The Air Force, in cooperation with the RAND Corporation, is working on how to characterize nonkinetic effects akin to the way the military measures effects in the kinetic world.

The effects of kinetic weapons, such as bombs, are widely understood. These include blast radius and the potential number of targets that could be affected, all of which makes their planning and employment easier given commanders understand what they do.

For nonkinetic effects, such as cyber or electronic jamming, it’s much more difficult to visualize their effects, making planning and employment more unpredictable and in some cases less likely.

According to an Air Force spokesman, the service worked closely with RAND to characterize nonkinetic targeting effects similar to the measurement of kinetic effects, “in order to best define and scope our posture for operations in current and future warfare.”

While they uncovered several insights, they could not elaborate on what insights were discovered for operational security reasons. Moreover, this work with RAND and how the Air Force might intend to use it is classified. The service said, however, that “the work was a good evolution as we continue to develop our capabilities and approaches to operations in this domain.”

This effort began in 2014 at least. The director of intelligence at Air Combat Command, then Maj. Gen. VeraLinn Jamieson, said in 2015 that her shop had one year of study on this with six cases evaluated: four traditional cyber and two electronic warfare. They were at the start of an algorithm that will be able to look at predicting the effects of cyber capabilities, Jamieson, now a three-star general and the director of intelligence for the Air Force, said at the time, noting then it was in its nascent stages.

Some have discussed previously that it might be necessary to develop tools for combatant commanders — who the teams from Cyber Command are delivered to and controlled by — in order to help them understand both how cyber might be folded into campaign plans and how it could help visualize the effects.

“I think from the [combatant commands], what I hear is they are not seeing something that helps them in their campaign, and because of that they’re a little bit distrustful of their being able to depend on what they ask for,” said Bill Leigher, director of government cyber solutions at Raytheon. “They don’t have control over it; it’s not expressed in a way that makes sense for a plan that they already have on the books.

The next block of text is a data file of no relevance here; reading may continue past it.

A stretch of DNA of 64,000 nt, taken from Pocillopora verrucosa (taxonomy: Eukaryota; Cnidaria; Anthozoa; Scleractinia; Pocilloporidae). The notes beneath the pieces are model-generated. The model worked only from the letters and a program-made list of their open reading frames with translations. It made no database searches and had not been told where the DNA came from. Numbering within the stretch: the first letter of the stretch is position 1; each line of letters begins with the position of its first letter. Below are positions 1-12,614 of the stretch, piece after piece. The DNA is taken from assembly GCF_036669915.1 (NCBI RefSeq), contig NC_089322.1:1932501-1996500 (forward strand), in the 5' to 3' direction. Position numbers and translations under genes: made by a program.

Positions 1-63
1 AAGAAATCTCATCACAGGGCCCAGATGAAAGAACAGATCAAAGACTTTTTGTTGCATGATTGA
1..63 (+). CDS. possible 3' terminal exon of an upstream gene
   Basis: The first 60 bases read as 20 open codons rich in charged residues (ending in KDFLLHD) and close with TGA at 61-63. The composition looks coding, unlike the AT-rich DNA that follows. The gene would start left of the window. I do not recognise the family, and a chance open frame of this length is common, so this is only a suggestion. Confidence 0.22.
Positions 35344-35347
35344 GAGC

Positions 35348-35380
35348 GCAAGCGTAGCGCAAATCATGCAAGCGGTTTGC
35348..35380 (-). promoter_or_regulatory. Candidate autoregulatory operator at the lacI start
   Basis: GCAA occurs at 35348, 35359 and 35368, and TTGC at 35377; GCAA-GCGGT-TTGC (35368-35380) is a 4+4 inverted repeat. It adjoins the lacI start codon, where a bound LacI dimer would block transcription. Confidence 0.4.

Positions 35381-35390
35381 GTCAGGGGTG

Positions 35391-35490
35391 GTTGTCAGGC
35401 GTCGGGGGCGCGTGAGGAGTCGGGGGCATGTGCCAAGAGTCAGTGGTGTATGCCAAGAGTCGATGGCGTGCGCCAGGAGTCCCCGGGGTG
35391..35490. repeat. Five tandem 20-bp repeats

“The bigger issue is having capabilities that combatant commanders understand, understanding where they fit into their campaigns and why they need the legal definition of a weapon and how are you going to treat them like so,” Leigher, a former rear admiral, added.

Raytheon has developed a tool to help commanders develop concepts of operations and instill confidence in the deployment of these emerging technologies. The Coordinated Cyber/Electronic Warfare Integrated Fires program, or CCEWIF, doesn’t help commanders visualize these nonphysical environments, like an active real-time planning tool, but rather helps develop concepts of operations going forward.

Raytheon was awarded a contract with the Missile Defense Agency for work on CCEWIF.

MDA explored the use of this tool with multiple purposes, such as developing system-of-system integration/interface requirements, assessing alternative architectures and employment concepts, war gaming and combatant commander planning, MDA Director Lt. Gen. Samuel Greaves told C4ISRNET in a statement.

Moreover, Greaves said MDA is considering CCEWIF, along with other similar tools, for planning and other purposes.

No one doubts there will be a learning curve. When the airplane emerged, the military had to figure out how to morph it into the fight, Todd Probert, vice president of Mission Support and Modernization at Raytheon Intelligence, Information and Services, said.

Through years of employment, however, a lot of data could be compiled regarding deployment and probability of success of a kinetic weapon such as a missile, Probert offered. It is more abstract to think of electronic warfare or a cyber weapon, as these newer capabilities don’t have the same track record as “tried-and-true” methods such as a Patriot missile, he added, but the first steps are being taken to assess the potential.